Captioning Planetarium Programs for the Hearing Impaired
Bridget M. Shea, Davis Planetarium
Maryland Science Center
601 Light Street
Baltimore, Maryland 21230
Planetariums are unique settings that open the wonders of the universe to many people. Unfortunately, not everyone can enjoy the star-filled sky or the astronomy programs that are available in most planetariums. With heightened awareness of the needs of the handicapped, we at the Davis Planetarium have made changes to accommodate people with many different disabilities.
The Davis Planetarium in the Maryland Science Center, Baltimore, Maryland, in conjunction with the Greater Baltimore Parents' Association for Hearing Impaired Children, a part of the Alexander Graham Bell Association for the Deaf, received a grant from the Association of Science Technology Centers (ASTC) to develop a captioning system in the Davis Planetarium. This system was installed in June, 1988.
The hearing impaired group is far-reaching including the deaf, senior citizens and many people whose hearing has been damaged by loud environments. Many hearing impaired people are not totally deaf, but rather have difficulty hearing speech above other background noises.
Choosing a system required meeting certain guidelines. The initial equipment, evaluation and production of the captions had to be relatively inexpensive. The equipment had to be easy to use and not easily seen from the theater seats. It had to be programmable and compatible with the AVL Eagle automation system in the theater. The captions had to be big enough to read from the farthest seats and be close to the dome without interfering with visuals.
After reviewing several options including video, LED display boards and conventional slides, it was decided that a set of two dissolving slide projectors would be the simplest method for providing the captions. The dissolves could be programmed right into the show automation controls. Turning the captioning system on and off is as simple as pressing the on/off switch on the Dove unit which controls the projectors. It was also the least expensive option.
3 SAV Kodak Projectors (with backup) $1,860
3 Lenses (with backup) $450
Dissolve/Dove unit (used) $400
Hardware & Cable $75
Photographic Supplies $50
Evaluation and opening reception $420
The projectors are mounted in the back of the theater in the projection gallery just below the dome. To better fit into the available space, the projectors face each other and the captions reflect off mirrors. The captions are then projected onto the front wall just below the dome. There is dark, low-nap carpet on this wall and the carpet makes an acceptable projection surface. It seems to hold down some of the light scattering. The captions can be seen from most seats, even with the Minolta star projector at its highest point, and they are close enough to the dome to make reading the captions and looking at the visuals possible. The slides are simple Kodalith copies of laser printed text with a Helvetica 14 bold font. Each slide contains no more than four lines with a maximum of 40 characters per line.
We worked with a person experienced in writing captions for scripts. She was able to help simplify the more complex terms and explanations in the script, as well as make us aware of vocabulary limitations of those who have learned the language without being able to hear. Through our experience in captioning planetarium programs, we have discovered that it is best to keep one idea per slide and to pace the show in such a way as to allow time for reading the captions and looking at visuals. As a result, our program scripts have become shorter with simpler language.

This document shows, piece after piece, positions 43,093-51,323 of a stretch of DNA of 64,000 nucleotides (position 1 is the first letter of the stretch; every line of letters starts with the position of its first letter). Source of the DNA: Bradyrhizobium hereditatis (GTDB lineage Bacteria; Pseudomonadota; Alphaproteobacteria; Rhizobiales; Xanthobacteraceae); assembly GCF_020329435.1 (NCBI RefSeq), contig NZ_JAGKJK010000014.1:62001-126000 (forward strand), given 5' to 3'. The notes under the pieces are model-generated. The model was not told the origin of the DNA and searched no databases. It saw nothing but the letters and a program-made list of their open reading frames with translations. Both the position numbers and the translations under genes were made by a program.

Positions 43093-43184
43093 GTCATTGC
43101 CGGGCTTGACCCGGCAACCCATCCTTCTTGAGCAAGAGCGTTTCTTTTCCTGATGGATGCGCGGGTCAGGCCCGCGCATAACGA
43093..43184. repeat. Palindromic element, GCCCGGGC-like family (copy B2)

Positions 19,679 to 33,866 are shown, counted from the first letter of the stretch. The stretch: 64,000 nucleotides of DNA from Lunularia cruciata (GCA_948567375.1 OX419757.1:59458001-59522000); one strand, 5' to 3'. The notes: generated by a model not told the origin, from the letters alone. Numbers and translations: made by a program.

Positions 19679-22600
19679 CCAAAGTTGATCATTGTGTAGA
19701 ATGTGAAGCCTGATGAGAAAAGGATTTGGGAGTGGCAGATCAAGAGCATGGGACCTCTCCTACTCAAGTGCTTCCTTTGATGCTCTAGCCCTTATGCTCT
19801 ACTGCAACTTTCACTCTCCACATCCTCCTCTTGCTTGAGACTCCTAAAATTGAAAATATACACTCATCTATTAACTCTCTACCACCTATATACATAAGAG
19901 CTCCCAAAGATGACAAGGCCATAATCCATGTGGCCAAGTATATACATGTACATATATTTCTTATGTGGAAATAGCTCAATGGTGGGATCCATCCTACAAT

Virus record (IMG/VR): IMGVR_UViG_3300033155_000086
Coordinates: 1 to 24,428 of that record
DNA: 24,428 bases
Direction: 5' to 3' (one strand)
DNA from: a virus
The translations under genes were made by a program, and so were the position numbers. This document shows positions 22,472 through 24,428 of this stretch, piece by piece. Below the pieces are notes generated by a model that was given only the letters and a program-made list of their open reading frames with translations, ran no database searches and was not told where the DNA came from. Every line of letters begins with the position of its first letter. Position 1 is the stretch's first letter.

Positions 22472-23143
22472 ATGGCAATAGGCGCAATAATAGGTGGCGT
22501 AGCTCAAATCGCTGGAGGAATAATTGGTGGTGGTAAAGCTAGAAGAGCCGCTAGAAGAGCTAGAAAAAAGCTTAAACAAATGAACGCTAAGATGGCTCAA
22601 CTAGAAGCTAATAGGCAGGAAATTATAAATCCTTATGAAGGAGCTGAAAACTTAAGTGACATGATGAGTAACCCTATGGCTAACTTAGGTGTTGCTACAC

The first program we captioned, "Destination Universe: Our Future in Space," was a longer program, and we were not able to fully caption all the ideas due to the limited number of available slides. Through the evaluation of the captions, we learned that those who could hear something but were not able to understand the words were frustrated. They could hear someone talking but there were no captions to read. Some hearing impaired people wanted the captions projected on the dome with the visuals. However, once they understood the equipment involved and the format of the presentation, they felt having the captions on the front wall was the best compromise.
We were concerned about the reaction from hearing visitors and knowing if they found the captions distracting. Evaluation of the captions involved a survey conducted at the opening reception for members of the hearing impaired community and after public shows. The overall response from the hearing impaired group was positive but pointed out the limitations discussed earlier. The positive feedback we received from the hearing visitors indicated that the system is also beneficial to them. The hearing visitors can read information they have missed and most of those surveyed felt that it was a good program.
Currently, three out of eight daily weekend and summer shows are regularly captioned. If someone requests another showtime with captions, it is easy to do. We market the captioned programs in the Maryland Science Center's Visitor Guide, Member News and press releases. When the system was first installed, there was media interest. The response has not been overwhelming, although it has been much appreciated by those who have needed the captions. We need to provide more marketing to inform key groups about the captioned shows.
The time and expense to caption each new production is minimal compared to the benefit provided to our visitors. It has been challenging and worthwhile updating our theater to include captioning for the hearing impaired so they too may explore the Universe.
Reproduced from the Planetarian, Vol. 23, #3, September 1993. Copyright 1993 International Planetarium Society. For permission to reproduce please contact Executive Editor, Sharon Shanks.